Haridwar is an ancient and holy city in the Indian state of Uttarakhand. The River Ganga, after having descended from its source in the Gangotri Glacier for 253 kilometers, enters the Indo-Gangetic Plains for the first time at Haridwar. Hence the ancient name of the city was Gangadw?ra. Haridwar is one of the sapta Puri or seven holiest places where, according to Hindu mythology, salvation can be attained. According to Hindu religious texts, Amrit or elixir had been accidentally spilled over Haridwar during the mythological "Samudra Manthan." The spot where the elixir had been spilled is known as Brahma Kund which is a celebrated Hindu pilgrimage. Moreover, the Kumbh Mela is celebrated at Haridwar every 12 years and millions of people from across the world throng to the city. They perform the ritualistic dip in the holy Ganga and seek salvation. Tourism drives the economy of the state and the place is always full of devotees or tourists. The hospitality industry is equally thriving in this city. Haridwar is also an ancient seat of learning and it hosts many prestigious educational institutions. The city is well connected to all parts of the country. The most famous places that people visit in Haridwar are Har Ki Pauri, Chandi Devi Temple, Kankhal, Pawan Dham, Bharat Mata Mandir, etc. There are quite a few places for shopping in Haridwar where people usually purchase items of devotion and inexpensive ornaments.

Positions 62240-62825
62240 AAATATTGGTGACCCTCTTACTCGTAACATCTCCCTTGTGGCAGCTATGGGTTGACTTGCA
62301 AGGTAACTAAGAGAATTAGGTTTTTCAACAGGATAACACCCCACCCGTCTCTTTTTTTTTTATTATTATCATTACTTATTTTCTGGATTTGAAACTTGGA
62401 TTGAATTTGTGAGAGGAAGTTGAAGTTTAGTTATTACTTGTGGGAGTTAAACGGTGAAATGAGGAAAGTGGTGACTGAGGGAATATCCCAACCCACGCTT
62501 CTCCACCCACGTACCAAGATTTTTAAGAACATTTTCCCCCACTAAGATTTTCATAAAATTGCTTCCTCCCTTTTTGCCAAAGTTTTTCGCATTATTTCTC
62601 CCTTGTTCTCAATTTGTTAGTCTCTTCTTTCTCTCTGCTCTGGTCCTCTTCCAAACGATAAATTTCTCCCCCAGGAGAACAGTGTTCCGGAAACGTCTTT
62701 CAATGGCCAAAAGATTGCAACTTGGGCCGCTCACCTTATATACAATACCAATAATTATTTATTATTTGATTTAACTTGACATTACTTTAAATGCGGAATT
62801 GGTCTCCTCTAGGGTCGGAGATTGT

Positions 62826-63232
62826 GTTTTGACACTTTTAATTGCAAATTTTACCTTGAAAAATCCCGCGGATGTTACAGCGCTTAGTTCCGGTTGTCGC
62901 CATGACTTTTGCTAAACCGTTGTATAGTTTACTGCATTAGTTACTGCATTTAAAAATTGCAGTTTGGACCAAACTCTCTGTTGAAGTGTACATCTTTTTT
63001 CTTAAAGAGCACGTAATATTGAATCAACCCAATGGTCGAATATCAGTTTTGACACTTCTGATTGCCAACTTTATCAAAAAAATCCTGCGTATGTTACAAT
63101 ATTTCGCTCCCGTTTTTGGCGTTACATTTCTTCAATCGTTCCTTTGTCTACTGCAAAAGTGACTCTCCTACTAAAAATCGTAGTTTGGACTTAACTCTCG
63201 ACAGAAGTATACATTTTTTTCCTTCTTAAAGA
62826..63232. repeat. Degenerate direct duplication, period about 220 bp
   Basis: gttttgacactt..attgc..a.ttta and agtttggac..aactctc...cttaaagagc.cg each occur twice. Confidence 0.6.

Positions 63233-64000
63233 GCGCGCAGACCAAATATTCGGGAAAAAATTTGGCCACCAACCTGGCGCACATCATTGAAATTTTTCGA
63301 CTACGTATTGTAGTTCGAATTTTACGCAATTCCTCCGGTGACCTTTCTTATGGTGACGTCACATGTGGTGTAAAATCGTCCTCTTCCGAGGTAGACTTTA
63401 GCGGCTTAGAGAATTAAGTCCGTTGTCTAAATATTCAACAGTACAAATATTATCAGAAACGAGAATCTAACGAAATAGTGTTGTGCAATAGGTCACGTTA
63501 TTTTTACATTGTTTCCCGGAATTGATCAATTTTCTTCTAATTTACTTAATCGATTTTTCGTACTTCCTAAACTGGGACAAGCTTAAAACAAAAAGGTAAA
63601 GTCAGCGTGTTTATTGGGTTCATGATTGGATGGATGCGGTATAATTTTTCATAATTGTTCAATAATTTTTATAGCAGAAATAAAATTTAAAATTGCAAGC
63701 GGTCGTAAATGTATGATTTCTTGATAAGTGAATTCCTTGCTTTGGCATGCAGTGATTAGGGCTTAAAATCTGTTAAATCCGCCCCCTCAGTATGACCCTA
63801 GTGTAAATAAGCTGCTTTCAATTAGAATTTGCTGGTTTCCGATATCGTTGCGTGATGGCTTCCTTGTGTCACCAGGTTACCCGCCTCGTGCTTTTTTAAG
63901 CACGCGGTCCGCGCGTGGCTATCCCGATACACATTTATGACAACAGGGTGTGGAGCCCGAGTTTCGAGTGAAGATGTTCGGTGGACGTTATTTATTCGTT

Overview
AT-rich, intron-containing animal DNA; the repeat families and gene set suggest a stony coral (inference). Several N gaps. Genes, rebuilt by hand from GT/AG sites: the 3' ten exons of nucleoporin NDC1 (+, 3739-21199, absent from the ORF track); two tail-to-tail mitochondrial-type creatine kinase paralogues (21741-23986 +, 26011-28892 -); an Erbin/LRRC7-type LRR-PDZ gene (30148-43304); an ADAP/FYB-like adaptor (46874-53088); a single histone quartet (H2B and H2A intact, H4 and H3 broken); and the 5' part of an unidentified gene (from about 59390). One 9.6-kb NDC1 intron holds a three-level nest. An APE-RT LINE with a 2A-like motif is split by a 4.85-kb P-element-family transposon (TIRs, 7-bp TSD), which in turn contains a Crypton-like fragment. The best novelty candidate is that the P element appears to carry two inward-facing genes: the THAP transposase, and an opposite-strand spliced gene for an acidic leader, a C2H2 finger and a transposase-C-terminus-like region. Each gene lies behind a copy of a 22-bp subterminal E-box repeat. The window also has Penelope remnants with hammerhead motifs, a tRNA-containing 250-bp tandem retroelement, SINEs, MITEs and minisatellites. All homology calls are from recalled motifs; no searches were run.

In 1870, the Deutsche Bank was founded in Berlin by Georg Siemens, Adelbert Delbruck, and L.Bamberger. The primary objective of the company is to facilitate trade relations between Germany and other markets, European or overseas. In 1929, the bank associated with other local banks to form Deutsche Bank und DiscontoGesellschaft, the biggest ever merger in the history of German banking. The one reason for the merger was increasing costs. In the 1920s, another trend was towards concentration throughout the industry. The alliance striked at the right time to help counteract the banking crisis. The company name changed back to Deutsche Bank in 1937. After Adolf Hitler came to power, instituting the Third Reich, three Jewish board members were dismissed by the bank in 1933. During the war, Deutsche Bank included other banks which came in hands of Germans while working in Eastern Europe. Banking facilities for the Gestapo were offered by the Deutsche Bank along with the loans credited to build the Auschwitz camp. In the financial year 2008, the Deutsche Bank reported its first annual loss in fifty years inspite of receiving billions of dollars from its insurance arrangements with AIG. The co-CEOs, Jrgen Fitschen, and Anshu Jain, both offered their resignations to the banks supervisory board, which were accepted in 2015 but until January 2016, Jain provided consultancy to the bank. The Fitschen continued as joint CEO until May 2016.On July 2016, the appointment of John Cryan as joint CEO was announced and at the end of Fitschens term, he became the sole CEO .